Free Service is Not a Panacea to Digital Divide: An Empirical Analysis of Free Rural Broadband Policy
Kuang Chiu Huang
Nation Cheng Kung University Institute of Telecommunications Management
March 31, 2012
Availability and affordability affect broadband adoption of rural areas. However, low subscription rates of free rural broadband service argue whether free service is a panacea to digital divide.
Broadband to Every Village, a common slogan in developing countries, has been implemented in Taiwan. Some Internet service providers are fully subsidized by the National Communications Commission (NCC) using universal service fund to deploy optic fiber for 350 rural villages in seven years. The expense of hookup service is waived and the monthly broadband is free of charge during the first two years for subscribers in these villages. The data, collected in March 2012, covers the 155 villages with free broadband connection established. Subscription rates range with great differences from zero to 100 percent, but the average subscription rate is only 18 percent. Our regression model indicates that education, population density, local telephone line penetration rates and age are four significant factors explaining 87 percentages of variation of the subscription rates. In contrast, ethnicity, whether village residents are aboriginals or not, is insignificant. The empirical research also highlights the importance of broadband education and computer skills to the implementation of “Free Broadband to Every Village policy.” Finally, the regression model can assist policy makers to forecast broadband demand of each rural village and decide priority list for offering broadband service.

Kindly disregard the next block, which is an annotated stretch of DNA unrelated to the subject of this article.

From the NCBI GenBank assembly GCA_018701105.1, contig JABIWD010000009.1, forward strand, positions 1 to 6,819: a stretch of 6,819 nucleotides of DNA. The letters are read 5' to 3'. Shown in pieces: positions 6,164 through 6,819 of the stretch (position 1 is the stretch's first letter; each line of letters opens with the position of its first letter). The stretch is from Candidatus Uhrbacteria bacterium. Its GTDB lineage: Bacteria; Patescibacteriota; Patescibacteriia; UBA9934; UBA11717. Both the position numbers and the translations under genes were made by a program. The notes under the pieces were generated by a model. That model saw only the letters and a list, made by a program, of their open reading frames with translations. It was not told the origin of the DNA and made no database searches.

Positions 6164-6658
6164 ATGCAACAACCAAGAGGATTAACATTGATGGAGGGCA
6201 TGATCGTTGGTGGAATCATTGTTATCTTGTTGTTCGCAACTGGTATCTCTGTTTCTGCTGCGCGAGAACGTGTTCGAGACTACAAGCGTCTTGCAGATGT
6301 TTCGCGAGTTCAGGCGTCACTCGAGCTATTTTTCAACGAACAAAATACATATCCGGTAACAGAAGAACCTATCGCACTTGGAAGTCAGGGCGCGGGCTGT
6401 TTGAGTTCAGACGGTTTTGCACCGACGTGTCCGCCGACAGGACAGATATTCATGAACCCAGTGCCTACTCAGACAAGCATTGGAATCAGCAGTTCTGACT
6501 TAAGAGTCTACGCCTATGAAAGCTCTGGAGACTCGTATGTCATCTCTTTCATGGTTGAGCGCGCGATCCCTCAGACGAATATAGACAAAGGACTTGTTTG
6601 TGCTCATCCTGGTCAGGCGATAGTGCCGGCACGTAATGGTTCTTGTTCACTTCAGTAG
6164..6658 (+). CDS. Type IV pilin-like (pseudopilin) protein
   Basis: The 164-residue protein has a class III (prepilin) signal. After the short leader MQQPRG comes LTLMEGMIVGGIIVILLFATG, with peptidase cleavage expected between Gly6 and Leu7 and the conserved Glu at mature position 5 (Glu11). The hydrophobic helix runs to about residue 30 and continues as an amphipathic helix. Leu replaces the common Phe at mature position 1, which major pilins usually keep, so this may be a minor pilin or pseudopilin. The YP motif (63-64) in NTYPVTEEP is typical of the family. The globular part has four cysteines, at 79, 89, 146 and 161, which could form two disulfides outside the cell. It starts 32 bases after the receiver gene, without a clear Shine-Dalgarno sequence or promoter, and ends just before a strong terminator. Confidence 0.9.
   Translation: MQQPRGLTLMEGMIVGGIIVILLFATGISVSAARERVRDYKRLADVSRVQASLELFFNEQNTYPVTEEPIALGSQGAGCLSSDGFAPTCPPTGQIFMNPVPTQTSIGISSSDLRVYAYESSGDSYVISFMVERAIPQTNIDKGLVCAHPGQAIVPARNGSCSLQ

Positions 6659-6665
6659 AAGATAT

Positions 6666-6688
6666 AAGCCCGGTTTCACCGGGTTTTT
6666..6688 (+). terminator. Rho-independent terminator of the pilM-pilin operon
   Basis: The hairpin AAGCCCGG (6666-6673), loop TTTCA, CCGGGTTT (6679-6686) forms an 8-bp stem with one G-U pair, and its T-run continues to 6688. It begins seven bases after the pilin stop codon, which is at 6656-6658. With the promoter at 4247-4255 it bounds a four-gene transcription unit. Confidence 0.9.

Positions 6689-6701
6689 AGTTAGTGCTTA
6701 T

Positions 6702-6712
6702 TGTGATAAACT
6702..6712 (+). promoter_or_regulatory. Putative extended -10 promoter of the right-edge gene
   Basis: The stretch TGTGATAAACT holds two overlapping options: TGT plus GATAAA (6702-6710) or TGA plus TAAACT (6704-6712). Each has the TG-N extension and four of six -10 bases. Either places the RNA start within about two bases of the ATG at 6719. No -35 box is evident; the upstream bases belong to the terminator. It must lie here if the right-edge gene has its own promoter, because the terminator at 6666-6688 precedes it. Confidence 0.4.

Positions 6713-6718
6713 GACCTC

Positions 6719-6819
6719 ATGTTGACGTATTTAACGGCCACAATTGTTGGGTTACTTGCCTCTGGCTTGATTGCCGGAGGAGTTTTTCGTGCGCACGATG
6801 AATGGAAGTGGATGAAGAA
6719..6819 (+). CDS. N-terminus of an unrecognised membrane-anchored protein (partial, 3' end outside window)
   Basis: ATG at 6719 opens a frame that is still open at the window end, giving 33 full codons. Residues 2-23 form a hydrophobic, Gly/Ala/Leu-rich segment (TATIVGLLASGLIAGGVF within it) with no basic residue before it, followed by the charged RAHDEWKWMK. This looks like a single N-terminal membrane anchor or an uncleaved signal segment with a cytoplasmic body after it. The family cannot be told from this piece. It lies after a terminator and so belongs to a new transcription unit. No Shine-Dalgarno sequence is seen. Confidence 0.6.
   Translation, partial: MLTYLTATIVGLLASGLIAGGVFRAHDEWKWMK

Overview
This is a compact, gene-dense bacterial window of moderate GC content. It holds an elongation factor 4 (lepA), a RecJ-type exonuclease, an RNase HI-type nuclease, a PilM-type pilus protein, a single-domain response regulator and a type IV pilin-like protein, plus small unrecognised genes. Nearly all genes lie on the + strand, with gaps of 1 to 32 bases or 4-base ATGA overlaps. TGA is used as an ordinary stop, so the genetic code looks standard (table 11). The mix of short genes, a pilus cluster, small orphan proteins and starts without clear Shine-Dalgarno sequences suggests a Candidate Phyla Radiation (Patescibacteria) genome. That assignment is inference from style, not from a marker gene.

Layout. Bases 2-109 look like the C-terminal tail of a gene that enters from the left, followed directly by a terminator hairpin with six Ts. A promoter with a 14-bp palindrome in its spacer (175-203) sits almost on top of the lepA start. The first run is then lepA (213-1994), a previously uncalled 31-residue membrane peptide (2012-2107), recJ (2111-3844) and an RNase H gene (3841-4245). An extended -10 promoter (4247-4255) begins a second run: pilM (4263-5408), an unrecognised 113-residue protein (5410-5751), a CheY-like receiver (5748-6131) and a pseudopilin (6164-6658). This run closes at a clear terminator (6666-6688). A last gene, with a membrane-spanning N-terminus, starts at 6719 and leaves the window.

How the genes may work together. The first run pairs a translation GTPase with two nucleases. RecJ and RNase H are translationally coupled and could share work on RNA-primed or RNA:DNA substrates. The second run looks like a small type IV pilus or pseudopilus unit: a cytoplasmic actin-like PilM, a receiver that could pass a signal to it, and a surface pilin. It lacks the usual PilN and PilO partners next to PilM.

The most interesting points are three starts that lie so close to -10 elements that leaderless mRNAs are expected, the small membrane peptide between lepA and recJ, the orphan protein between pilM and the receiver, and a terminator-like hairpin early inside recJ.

Keywords: Universal service, Connectivity, Demand, Policy, Free broadband, Digital divide
JEL Classification: D12, I38, O18working papers series
Date posted: April 2, 2012
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